Oberlin College is not being spared in the courtroom of further potential embarrassment, after losing a defamation lawsuit filed by the local Gibson’s Bakery in Oberlin, Ohio. The court fined Oberlin College to the tune of $22 million plus up to $6.5 million in damages. But the college asked the judge for a stay of execution and the judge complied.
Yet, adding insult to injury, the judge issued a $36 million bond, which is $14 million more than what the college was ordered to pay in the defamation lawsuit. The judge ordered the bond to be issued to make sure that the college would pay the amount: Gibson’s Bakery was concerned that the college would not pay the full amount.
According to Legal Insurrection, Oberlin College said it only had $59.1 million in unrestricted endowment funds that it could tap to comply with the judge’s order. However, the college acknowledged that $10 million of that amount was earmarked for other purposes and could not be used to pay Gibson’s Bakery. This, coupled with the fact that Oberlin College (like many colleges) saw an enrollment decline, means the college could have a tough time paying its bills, paying its staff and faculty, and paying the bakery.
It also underscores how Oberlin College and its students have resisted the judge’s decision. The student-run newspaper, the Oberlin Review, ran an editorial rife with inaccuracies which claimed the verdict was wrong and the college should have been exonerated.
As background, Gibson’s Bakery sued Oberlin College for defamation and for supporting a student boycott of the bakery. The lawsuit took place after a series of events that involved Oberlin College students, who stole items from the bakery, followed by retaliation from college administrators and students. At one point, Oberlin College Vice President and Dean of Students, Meredith Raimondo, allegedly passed out anti-Gibson’s Bakery fliers to protesters, but later claimed she was simply passing along information to those in the crowd and was only at the protest “to help ensure that a safe environment was maintained.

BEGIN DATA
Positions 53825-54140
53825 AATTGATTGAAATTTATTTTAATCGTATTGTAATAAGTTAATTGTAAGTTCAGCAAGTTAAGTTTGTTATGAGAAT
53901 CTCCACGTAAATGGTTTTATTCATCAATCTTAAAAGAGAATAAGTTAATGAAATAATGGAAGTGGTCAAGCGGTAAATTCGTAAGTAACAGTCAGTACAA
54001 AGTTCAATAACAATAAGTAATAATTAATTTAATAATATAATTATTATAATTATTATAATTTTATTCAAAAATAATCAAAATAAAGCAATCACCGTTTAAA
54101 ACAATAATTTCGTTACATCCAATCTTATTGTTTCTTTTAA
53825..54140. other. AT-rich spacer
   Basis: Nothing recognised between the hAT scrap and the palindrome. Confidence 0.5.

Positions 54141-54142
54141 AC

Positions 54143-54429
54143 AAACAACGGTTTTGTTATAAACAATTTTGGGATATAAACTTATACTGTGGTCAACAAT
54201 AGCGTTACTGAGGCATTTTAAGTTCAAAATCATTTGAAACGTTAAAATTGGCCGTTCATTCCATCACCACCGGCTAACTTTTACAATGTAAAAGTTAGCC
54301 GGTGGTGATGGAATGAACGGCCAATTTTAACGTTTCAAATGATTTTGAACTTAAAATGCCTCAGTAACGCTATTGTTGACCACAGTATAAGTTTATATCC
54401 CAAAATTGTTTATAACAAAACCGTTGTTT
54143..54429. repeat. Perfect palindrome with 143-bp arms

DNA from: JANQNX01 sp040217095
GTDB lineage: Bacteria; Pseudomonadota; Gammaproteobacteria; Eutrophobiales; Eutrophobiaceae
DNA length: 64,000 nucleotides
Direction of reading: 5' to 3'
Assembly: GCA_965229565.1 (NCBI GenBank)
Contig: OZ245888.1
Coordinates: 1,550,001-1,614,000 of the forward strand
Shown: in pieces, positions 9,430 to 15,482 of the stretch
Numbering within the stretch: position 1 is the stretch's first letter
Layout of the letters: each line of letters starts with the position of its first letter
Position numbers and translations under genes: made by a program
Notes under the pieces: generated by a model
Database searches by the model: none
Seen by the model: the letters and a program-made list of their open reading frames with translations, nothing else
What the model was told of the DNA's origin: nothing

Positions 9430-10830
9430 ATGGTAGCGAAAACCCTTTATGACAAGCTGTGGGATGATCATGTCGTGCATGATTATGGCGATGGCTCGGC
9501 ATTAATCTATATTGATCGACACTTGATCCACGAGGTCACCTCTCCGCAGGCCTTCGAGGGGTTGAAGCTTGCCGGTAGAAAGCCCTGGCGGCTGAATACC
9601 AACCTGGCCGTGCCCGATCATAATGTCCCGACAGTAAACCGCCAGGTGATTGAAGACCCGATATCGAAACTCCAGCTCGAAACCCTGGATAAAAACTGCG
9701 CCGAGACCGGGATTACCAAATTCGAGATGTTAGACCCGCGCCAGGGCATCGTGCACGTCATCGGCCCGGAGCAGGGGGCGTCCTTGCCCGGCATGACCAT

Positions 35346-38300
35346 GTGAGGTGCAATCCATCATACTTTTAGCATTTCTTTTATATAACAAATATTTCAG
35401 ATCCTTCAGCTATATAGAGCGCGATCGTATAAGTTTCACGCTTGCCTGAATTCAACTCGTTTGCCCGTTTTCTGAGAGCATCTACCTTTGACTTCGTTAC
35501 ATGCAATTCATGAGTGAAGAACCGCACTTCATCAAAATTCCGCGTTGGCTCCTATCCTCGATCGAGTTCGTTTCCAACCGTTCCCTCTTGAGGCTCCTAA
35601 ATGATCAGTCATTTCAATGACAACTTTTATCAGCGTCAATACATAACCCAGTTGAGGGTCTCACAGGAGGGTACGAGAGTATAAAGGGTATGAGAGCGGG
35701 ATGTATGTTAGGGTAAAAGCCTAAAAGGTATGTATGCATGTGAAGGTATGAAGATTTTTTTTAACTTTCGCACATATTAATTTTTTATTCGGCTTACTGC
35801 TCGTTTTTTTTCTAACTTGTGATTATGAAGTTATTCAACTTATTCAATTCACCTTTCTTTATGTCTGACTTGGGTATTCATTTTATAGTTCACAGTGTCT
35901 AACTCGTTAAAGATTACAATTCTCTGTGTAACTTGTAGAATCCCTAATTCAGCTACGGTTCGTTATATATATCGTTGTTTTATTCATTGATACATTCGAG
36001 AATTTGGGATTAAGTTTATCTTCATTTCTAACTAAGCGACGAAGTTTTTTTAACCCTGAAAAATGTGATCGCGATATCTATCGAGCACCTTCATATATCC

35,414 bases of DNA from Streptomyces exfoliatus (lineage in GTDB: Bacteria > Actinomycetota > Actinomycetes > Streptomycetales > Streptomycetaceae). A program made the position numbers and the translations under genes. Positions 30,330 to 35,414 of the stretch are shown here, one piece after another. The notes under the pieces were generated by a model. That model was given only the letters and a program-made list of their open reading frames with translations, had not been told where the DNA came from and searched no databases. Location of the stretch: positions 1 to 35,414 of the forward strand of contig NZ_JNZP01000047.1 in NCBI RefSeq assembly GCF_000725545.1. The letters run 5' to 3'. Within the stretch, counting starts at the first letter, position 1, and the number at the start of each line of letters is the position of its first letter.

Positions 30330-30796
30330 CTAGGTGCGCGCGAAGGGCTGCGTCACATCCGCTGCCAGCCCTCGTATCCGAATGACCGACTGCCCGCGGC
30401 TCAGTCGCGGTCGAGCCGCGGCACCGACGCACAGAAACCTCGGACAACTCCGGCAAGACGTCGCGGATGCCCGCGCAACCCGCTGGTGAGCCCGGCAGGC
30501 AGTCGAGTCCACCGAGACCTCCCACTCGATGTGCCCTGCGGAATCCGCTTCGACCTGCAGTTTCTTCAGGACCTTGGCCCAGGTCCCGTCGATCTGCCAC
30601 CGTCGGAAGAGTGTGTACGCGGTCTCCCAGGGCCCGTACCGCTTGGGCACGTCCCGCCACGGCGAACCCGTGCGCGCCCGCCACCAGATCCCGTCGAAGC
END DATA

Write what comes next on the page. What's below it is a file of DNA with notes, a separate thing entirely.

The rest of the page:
In November 2016, a black male student was caught red-handed trying to steal two bottles of wine, but the student’s associates then attacked a bakery employee. Although the shoplifting suspect and his two associates pled guilty to shoplifting and criminal trespass, in addition to admitting that Gibson Bakery was not racist, protests and anti-bakery rhetoric continued to escalate. The college’s defensive strategy was to play the victim and blame the bakery for physical assault against the shoplifters, but the jury did not buy that those claims. The jury handed down $22 million in damages to be paid to the bakery by Oberlin College.